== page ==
We in America had been really sheltered up to that point. We saw bombings on the news, but they were so far away, in another country, so it didn't seem real. It was just television for most of us. Those things couldn't occur here. We were immune.
Until we weren't.
On September 11, 2001 I was at work, when someone rushed up to me and told me an airplane had hit a building in New York City. We all ran to find TV or internet coverage of the news, and when it went from horrible to unspeakable to unbelievable, I left and went home: I couldn't stand it. I wept for days. I'm weeping now.
So many lost. So many lives changed.
Today as I drove in, I heard a story on NPR about the death of Father Mychal Judge that day. The homily given at his funeral was exceptional, and I wept again in my parking lot. The story is worth listening to. Go ahead, do it now - I'll wait.
I have an aunt whose birthday is Pearl Harbor Day, December 7. My birthday is September 11. My aunt and I have shared having a birthday commemorating where Thing Changed. For her generation, there was resolution: ten years later, WWII was over and things were much brighter for all.
For we, the 9/11 generation, the misery goes on and on. Since that day, I had a phrase stuck in my head, "Things fall apart, the centre cannot hold". (It's from a poem by one of my favorites, W B Yeats.) And it's true, it seems that things have fallen apart around us - my birthday was just the beginning. We are engulfed in 2 wars that seem to have no end, and it seems much of the world hates us. The economy has gone to hell world wide. People are losing their homes. There is mass unemployment. I have struggled with this myself - I had two long stretches of unemployment this decade, totaling 21 months. I developed a brain tumor. My son and my family have struggled with his mental illness. We make less actual money (even less, adjusted for inflation) than we did in 2001, and our expenses are so much greater. Times are so hard.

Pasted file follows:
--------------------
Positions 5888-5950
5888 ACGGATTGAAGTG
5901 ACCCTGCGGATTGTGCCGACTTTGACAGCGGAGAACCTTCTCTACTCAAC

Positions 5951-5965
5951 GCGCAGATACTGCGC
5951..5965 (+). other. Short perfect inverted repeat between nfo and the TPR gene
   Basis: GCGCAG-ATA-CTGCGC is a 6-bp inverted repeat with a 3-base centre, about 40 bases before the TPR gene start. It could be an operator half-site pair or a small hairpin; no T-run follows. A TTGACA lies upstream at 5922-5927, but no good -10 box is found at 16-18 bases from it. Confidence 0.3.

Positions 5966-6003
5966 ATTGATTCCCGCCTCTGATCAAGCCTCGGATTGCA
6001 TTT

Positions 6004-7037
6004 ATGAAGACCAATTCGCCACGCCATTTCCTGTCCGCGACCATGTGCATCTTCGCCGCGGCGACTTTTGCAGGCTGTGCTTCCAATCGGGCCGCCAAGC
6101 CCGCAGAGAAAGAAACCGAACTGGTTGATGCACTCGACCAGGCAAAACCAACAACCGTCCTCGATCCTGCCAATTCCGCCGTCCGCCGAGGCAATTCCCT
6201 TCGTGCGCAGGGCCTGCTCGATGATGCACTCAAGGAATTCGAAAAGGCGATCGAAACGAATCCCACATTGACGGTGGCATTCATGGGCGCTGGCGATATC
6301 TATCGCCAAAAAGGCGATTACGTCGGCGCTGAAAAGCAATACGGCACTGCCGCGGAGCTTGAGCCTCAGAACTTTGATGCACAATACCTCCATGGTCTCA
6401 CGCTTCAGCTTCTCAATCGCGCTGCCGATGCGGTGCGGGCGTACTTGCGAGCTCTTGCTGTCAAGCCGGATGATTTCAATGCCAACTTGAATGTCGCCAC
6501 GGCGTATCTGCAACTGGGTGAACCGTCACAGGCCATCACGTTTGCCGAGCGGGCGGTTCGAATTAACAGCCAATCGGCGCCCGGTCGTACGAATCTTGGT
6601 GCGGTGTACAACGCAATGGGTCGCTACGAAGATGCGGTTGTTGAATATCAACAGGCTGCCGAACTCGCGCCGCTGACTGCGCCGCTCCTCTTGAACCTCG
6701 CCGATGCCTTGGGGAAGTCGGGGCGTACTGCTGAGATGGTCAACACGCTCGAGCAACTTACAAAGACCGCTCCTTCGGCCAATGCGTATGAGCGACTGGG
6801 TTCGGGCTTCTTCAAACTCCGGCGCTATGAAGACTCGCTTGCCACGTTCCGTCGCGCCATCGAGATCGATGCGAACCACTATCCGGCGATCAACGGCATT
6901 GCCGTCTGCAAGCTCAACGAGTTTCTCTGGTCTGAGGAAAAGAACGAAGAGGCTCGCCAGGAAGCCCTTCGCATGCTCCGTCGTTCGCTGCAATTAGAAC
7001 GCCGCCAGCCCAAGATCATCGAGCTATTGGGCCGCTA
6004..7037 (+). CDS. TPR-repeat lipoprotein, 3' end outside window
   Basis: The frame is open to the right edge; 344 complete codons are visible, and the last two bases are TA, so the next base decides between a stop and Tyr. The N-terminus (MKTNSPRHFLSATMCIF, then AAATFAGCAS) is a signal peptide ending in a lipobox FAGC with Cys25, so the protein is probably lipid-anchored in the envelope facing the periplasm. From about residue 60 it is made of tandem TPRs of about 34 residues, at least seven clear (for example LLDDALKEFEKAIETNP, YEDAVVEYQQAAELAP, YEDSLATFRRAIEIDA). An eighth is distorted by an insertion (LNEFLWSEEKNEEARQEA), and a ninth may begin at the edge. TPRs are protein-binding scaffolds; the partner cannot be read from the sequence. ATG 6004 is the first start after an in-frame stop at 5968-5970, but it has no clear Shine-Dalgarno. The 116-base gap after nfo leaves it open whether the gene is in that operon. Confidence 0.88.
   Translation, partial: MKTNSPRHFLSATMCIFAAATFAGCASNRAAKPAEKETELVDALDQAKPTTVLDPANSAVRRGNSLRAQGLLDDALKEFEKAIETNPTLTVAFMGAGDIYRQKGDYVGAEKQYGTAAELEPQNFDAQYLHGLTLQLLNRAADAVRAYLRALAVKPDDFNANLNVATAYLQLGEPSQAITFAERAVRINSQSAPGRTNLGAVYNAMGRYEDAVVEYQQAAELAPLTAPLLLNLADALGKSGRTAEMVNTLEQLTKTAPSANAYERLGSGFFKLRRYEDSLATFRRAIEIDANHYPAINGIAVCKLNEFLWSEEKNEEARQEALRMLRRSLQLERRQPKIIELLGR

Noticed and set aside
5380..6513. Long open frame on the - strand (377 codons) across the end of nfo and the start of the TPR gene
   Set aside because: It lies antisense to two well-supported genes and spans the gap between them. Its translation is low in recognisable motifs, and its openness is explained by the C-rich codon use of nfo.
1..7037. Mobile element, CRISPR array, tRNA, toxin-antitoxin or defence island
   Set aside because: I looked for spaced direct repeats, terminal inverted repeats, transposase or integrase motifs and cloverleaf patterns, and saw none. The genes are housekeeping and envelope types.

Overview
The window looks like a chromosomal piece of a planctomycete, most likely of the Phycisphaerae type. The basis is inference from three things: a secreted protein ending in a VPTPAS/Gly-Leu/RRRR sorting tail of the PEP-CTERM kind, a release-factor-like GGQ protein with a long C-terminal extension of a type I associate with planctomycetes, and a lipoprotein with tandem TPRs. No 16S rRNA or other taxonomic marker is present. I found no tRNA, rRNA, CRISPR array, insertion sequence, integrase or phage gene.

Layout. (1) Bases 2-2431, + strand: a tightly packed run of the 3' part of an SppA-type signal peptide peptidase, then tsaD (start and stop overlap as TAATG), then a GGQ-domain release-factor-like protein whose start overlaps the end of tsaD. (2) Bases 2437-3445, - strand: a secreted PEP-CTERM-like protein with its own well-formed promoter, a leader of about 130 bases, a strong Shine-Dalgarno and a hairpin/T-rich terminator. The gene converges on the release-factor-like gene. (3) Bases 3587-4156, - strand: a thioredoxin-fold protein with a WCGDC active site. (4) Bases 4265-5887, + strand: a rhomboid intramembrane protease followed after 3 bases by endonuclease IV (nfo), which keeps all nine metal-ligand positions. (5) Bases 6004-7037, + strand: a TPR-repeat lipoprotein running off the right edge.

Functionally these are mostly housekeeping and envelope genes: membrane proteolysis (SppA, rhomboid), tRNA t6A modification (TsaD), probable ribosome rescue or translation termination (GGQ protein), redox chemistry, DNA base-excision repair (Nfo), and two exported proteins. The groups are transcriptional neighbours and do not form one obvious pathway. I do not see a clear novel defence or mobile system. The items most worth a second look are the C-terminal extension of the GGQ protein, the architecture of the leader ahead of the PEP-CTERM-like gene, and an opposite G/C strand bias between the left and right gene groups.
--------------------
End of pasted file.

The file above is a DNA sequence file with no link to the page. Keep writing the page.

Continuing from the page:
It's so easy for me to give in to despair. Despair, and fear of what might happen. What if terrorists somehow make a major strike again? What if this recession/depression lasts for another 10 years? What if my health fails or I lose my job? What if some political extremists take power? What if Curly takes his life? What if - ?
And yet - I can't give in to fear. Fear strangles the life out of living. There is a great quote from the movie "The Shawshank Redemption" which says, "Fear can hold you prisoner. Hope can set you free."
I don't want to be a prisoner.
And so, I hope.
I hope. I hope.
And I hope you do too.
So you'll have to forgive me if this year, I don't watch the documentaries and TV specials on 9/11. It's not that I don't care - I really DO care. I care a lot. It's just that I'm tired of crying about it, and I'm ready to move on. With hope for better things.
Hope is the thing with feathers
That perches in the soul,
And sings the tune without the words,
And never stops at all,
And sweetest in the gale is heard;
And sore must be the storm
That could abash the little bird
That kept so many warm.
I've heard it in the chilliest land
And on the strangest sea;
Yet, never, in extremity,
It asked a crumb of me.
Blessings to you all - in hope.